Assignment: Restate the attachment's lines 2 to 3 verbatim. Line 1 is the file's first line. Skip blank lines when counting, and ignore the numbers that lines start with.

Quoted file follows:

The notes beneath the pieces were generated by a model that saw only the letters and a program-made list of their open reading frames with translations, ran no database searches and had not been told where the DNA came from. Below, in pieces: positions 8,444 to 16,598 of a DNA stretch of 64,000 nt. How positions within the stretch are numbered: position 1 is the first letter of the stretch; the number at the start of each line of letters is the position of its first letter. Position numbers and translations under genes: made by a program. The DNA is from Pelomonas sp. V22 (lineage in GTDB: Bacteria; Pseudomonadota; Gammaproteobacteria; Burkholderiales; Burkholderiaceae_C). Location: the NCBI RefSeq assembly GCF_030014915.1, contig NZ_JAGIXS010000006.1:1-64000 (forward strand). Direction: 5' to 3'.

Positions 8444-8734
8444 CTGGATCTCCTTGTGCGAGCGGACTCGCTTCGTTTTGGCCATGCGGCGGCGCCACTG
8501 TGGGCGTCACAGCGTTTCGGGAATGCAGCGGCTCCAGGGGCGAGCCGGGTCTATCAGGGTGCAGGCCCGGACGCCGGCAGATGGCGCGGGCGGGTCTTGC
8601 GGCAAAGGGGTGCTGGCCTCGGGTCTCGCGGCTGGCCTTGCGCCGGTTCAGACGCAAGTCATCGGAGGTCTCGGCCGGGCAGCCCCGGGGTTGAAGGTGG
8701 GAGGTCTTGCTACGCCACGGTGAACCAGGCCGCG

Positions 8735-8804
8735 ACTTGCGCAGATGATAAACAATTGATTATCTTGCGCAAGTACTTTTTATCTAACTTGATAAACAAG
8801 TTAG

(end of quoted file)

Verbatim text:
Positions 8444-8734
8444 CTGGATCTCCTTGTGCGAGCGGACTCGCTTCGTTTTGGCCATGCGGCGGCGCCACTG